Prose Rhythm:


I enjoy the use of staccato, descending prose when presenting moments of crisis or revelation in a text. Visually, I think it stuns the reader into really paying attention and feeling the narrator’s urgent state of mind. An example of this can be found on page 56 when Sid is describing what her life was like before the ski trip:


At the edge of sleep, I think about my life, before.










This is what my life has been for the past three years, and I was happy with it.





1. What is Sid’s primary desire? What does she want more than anything? Identify the conflict of the story (meaning the main obstacle that is keeping Sid from getting what she wants.) Identify Sid’s secondary desires and the minor obstacles she must face.


2. What five words would you use to characterize Sid? How about her mother, Katherine? Her boyfriend, Corey?  (“Dreamy” comes to mind, no?)


3. When Sid went to meet Dax what was your reaction?


4. How might Sid have dealt differently with her physical and emotional trauma?


5. How would you describe the setting of WHAT HAPPENS NEXT? The seasons turn throughout the story, how does that affect the narrative?


6. Map out the story arc of WHAT HAPPENS NEXT using
Freytag’s Pyramid.



7. Can you find examples of other symbols in the text? Interesting lines that use a distinct prose rhythm? Metaphors or similes that you felt worked well?



8. Did you find the ending to be realistic? Discuss how the ambiguity of what happens next for Sid made you feel as a reader. Was there a sense of resolution?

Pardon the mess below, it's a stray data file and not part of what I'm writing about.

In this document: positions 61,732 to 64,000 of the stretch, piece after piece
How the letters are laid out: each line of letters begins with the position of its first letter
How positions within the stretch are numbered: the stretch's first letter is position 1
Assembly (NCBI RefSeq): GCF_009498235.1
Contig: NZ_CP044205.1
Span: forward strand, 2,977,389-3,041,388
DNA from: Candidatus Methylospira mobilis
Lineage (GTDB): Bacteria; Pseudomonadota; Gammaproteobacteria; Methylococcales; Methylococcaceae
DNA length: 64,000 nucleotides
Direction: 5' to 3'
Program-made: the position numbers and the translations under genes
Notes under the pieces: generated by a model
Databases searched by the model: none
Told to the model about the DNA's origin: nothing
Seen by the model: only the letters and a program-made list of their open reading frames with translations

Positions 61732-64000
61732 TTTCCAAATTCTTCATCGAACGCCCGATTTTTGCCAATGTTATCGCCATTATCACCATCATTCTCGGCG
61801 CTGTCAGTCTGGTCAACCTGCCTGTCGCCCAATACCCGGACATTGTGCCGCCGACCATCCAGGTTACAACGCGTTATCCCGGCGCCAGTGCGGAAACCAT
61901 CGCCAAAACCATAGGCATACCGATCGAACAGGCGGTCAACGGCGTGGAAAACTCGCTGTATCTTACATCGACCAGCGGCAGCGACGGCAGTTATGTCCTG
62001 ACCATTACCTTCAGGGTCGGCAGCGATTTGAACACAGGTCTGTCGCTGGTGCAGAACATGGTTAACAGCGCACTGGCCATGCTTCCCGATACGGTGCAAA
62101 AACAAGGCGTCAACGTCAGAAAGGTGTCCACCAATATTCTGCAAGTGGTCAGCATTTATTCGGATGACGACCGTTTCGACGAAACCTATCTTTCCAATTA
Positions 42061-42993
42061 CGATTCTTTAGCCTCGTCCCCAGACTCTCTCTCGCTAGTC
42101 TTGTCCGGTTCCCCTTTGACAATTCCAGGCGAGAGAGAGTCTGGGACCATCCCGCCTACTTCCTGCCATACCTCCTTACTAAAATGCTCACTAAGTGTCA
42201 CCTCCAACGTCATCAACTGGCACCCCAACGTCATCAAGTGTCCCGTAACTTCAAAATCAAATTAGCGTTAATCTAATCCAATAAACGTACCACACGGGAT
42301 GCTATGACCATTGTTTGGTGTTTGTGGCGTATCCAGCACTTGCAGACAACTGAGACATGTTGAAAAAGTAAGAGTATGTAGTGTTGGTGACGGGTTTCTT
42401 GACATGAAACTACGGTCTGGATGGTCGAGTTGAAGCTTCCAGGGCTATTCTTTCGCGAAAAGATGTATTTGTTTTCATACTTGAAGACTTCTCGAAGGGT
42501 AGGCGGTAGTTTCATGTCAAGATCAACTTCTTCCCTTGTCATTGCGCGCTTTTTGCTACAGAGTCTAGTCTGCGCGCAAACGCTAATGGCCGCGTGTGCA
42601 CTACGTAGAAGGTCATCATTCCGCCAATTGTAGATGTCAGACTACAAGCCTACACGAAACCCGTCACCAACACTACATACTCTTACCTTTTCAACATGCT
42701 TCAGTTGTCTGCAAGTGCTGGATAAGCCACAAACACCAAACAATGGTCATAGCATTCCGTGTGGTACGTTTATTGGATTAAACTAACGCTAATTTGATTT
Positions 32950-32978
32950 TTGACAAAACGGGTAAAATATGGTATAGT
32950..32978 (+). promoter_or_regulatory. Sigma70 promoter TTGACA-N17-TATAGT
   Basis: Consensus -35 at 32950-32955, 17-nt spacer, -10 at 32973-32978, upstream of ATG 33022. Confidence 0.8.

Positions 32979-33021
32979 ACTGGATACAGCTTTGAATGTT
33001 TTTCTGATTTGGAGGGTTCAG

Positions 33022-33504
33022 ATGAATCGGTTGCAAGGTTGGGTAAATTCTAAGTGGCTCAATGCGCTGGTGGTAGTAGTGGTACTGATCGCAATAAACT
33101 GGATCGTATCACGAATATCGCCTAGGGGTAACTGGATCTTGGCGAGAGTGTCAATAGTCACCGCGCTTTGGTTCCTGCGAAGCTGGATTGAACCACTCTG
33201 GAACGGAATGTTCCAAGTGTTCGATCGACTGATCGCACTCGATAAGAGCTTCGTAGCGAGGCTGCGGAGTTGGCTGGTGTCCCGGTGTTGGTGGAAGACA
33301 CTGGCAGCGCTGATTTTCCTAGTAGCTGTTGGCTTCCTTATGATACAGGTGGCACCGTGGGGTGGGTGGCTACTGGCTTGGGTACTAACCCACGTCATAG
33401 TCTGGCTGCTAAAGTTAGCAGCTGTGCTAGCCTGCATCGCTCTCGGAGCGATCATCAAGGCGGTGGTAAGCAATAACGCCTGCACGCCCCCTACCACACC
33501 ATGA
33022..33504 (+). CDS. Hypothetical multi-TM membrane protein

9. What do you think happens next for Sid and Corey? What do you think becomes of Dax/Tom? Is he caught or does he get away?



10. Who would you cast in the dream movie of WHAT HAPPENS NEXT?





The link between sexual assault and eating disorders:


Ackard D, Neumark-Sztainer D. Date violence and date rape among adolescents: associations with disordered eating behaviors and psychological health. Child Abuse & Neglect [serial online]. May 2002;26(5):455.


Dubosc A, Capitaine M, F. Rodgers R, et al. Early adult sexual assault and disordered eating: The mediating role of posttraumatic stress symptoms. Journal Of Traumatic Stress [serial online]. February 2012;25(1):50-56.


Mitchell K, Wells S, Mendes A, Resick P. Treatment Improves Symptoms Shared by PTSD and Disordered Eating. Journal Of Traumatic Stress [serial online]. October 2012;25(5):535-542.


Victim Blaming: 


Lerner, M.J. & Montada, L. (1998). An Overview: Advances in Belief in a Just World Theory and Methods, in Leo Montada & M.J. Lerner (Eds.). Responses to Victimizations and Belief in a Just World (1-7). Plenum Press: New York





Faris R, Felmlee D. Status Struggles: Network Centrality and Gender Segregation in Same- and Cross-Gender Aggression. American Sociological Review [serial online]. February 2011;76(1):48-73.


Peeters M, Cillessen A, Scholte R. Clueless or Powerful? Identifying Subtypes of Bullies in Adolescence. Journal Of Youth & Adolescence [serial online]. September 2010;39(9):1041-1052.


Thunfors P, Cornell D. The Popularity of Middle School Bullies. Journal Of School Violence [serial online]. January 2008;7(1):65-82.


Medicinal marijuana:



Borgelt L, Franson K, Nussbaum A, Wang G. The Pharmacologic and Clinical Effects of Medical Cannabis. Pharmacotherapy [serial online]. February 2013;33(2):195-209.



Grant I, Atkinson J, Gouaux B, Wilsey B. Medical Marijuana: Clearing Away the Smoke. Open Neurology Journal [serial online]. January 2012;6:18-25.


Pryce G, Baker D. Emerging properties of cannabinoid medicines in management of multiple sclerosis. Trends In Neurosciences [serial online]. May 2005;28(5):272-276.



HELPFUL LINKS: (Rape, Abuse and Incest National Network) (Date rape drugs; safety tips) (What is Victim Blaming?) (Just-World Fallacy or sometimes called Just-World Theory/Hypothesis/Phenomenon) (Eating disorders NEDA) (eating disorders and sexual assault) (National Bullying Prevention Center) (American Psychological Association; Bullying) (Bullying) (Bullying) (Medicinal Marijuana Information; Non-partisan/non-profit resource)






Leave a Reply

Your email address will not be published. Required fields are marked *